This was very nice, sort of Call the Midwife in tone but with moderate cow peril instead of thalidomide.
posted by ChuraChura at 10:02 PM on January 15 [9 favorites]


I haven't seen any previous adaptations of the books, but this first episode was grand, soothing and pretty and just the antidote to this dreary, tense January we're currently weathering. Please tell me the names of all the animals and cure them of their woes, thank you. Who among us does not wish simply for the opportunity to get slightly too drunk at the neighborhood pub and come home to feed the cats?
posted by the primroses were over at 11:30 AM on January 16 [5 favorites]


agree it feels like Call the Midwife and ChuraChura, thank you for "moderate cow peril" - for some reason that phrase speaks to me and I expect it will become part of the household lexicon.
posted by pointystick at 8:35 PM on January 17 [4 favorites]


I was an avid fan of the previous tv series and I'd say this is very good. Once you get used to the different actors, it's very similar but better production values, and the animals are a joy.
posted by The otter lady at 10:17 PM on January 17 [1 favorite]


I feel like this is the books in précis form but I haven’t seen the previous BBC tv version in decades and it’s been just as long since I read the books. The stories do come right back though. Does Helen show up so quickly in the books?

Regardless, a perfect Sunday night show. Beautiful and very subdued.
posted by GuyZero at 10:51 PM on January 17


Mrs. Hall is a bigger presence, but also younger and more elegant in this version. You can imagine her and Siegfried having a thang. Not so in the previous version.

And the actor who plays that odious tick Leslie in The Durrells in Corfu is not an adequate substitute for Peter Davison as Tristan *swoon*. So declares me-as-a-kid.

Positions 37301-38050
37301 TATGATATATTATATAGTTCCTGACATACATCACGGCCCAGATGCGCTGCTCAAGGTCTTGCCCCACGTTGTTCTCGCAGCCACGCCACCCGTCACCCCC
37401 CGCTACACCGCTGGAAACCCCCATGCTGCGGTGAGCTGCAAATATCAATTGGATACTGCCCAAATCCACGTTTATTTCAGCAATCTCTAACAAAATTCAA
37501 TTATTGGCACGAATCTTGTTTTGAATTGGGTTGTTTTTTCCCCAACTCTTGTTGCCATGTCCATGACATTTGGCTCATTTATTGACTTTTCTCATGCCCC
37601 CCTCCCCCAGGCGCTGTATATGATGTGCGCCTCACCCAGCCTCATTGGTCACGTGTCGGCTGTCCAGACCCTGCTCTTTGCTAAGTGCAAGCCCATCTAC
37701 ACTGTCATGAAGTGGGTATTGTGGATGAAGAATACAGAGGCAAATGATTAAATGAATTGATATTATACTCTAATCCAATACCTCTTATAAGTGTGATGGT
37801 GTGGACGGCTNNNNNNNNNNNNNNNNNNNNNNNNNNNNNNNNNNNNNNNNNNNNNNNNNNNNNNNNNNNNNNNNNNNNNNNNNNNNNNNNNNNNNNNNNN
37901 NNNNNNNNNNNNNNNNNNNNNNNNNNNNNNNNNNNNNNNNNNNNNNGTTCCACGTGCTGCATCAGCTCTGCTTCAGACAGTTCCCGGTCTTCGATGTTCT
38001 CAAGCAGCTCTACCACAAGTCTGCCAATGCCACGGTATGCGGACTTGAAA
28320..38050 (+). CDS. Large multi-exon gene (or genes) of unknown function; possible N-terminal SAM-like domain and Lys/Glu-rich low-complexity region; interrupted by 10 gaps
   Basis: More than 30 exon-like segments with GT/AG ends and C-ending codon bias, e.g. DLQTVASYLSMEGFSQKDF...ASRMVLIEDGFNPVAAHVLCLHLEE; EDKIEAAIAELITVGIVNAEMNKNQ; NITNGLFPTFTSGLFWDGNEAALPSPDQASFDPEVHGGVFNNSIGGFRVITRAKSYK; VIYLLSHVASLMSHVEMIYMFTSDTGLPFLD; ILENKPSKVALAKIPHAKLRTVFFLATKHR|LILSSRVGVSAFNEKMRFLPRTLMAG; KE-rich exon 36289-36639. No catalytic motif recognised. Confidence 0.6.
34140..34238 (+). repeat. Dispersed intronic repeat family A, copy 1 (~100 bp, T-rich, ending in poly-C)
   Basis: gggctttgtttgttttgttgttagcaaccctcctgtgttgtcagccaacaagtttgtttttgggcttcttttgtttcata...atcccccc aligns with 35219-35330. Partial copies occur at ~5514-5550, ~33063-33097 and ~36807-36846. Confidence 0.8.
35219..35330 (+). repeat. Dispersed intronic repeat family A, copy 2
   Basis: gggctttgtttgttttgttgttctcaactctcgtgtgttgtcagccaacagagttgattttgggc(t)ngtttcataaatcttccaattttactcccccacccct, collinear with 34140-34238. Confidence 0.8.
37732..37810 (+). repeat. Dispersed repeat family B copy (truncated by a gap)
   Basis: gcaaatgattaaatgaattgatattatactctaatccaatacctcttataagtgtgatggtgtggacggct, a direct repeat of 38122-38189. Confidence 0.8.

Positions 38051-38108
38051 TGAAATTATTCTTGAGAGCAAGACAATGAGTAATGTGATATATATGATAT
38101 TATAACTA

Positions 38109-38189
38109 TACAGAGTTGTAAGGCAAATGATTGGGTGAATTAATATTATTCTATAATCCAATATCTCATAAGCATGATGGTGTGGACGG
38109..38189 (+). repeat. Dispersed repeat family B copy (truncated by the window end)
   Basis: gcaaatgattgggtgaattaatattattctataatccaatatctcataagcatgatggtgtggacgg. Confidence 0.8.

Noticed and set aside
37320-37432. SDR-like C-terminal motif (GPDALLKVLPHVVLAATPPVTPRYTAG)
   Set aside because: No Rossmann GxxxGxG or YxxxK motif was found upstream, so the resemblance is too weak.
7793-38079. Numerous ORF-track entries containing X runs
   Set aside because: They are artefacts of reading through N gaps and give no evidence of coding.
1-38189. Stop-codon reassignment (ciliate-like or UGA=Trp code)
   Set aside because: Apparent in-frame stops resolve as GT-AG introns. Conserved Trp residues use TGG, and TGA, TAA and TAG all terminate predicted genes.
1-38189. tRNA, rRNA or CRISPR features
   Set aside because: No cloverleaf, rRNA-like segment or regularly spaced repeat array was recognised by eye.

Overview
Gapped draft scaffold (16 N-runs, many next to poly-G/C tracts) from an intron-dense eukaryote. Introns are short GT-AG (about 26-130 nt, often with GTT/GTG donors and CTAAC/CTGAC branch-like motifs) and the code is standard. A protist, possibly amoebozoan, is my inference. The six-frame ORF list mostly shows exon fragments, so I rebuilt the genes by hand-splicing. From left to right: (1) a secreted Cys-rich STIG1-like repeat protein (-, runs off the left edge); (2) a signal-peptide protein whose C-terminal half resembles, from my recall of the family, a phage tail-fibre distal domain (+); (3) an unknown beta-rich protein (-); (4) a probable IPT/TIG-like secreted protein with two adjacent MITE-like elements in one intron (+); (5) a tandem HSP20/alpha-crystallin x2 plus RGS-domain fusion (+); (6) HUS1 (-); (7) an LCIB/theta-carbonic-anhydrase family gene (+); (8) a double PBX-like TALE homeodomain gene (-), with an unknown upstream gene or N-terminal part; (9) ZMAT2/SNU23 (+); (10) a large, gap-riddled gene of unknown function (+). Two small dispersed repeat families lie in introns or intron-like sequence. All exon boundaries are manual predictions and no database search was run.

But it's very, very enjoyable.

Some nice articles about the animals: 1, 2. Tricki-Woo's real name is Derek, and the bull is a cuddly sweetheart.
posted by Orange Dinosaur Slide at 8:26 AM on January 27 [2 favorites]


oh my god, Orange Dinosaur Slide, thanks to those article I just realized that Eeyore is named for the sound donkeys make!!!!!!!
posted by ChuraChura at 8:38 AM on January 27 [1 favorite]


Well, James is plenty dishy in this version. It's very hard to replace Robert Hardy as Siegfried; it took me ages to appreciate him in the 1st series. I think the casting is quite good and seamless, in a way. I'm remembering how nice it was to have all the animals and veterinary stuff. Should have been released months ago; this is absolutely perfect for PandemicTime.
posted by theora55 at 4:27 PM on January 27 [1 favorite]


Wow, thanks to Orange Dinosaur Slide's link, I now know that they crew had two birthing cows set up to film! I really do think they're doing an excellent job having the animals in naturalistic settings and looking like they're being examined.
posted by gladly at 7:43 AM on January 29 [1 favorite]


I sat down with a tea and a plate of ginger snaps to watch this.

I love the settings, the fog is really rolling, the brickwalls really glimmerig of frost etc. The animals are picture perfect.

However, from my memories of reading the books, and watching the 1978 adaptation - these are my gripes.

Mrs Hall is too young and not disapproving enought, from my recollaction.

The introduction of Helen is very early compared to the books (as i remember it) - reading it in my 20s, I remember the description of how Helen walked a sick dog i the corridor of the clinic, and mr Harriot had a problem to watch the dog's gait, because he was pre occopied with following Helen's gait from behind.

All in all, I will probably watch it anyway. Just because I love the setting, and the mission of the characters. Will it be memorable for me? Probably not - the 1978 version and the books I read soon there after are to well embedded in my mind.

For people unaquanted with the originals, this will surely be a great series.
posted by Rabarberofficer at 2:06 PM on February 8 [1 favorite]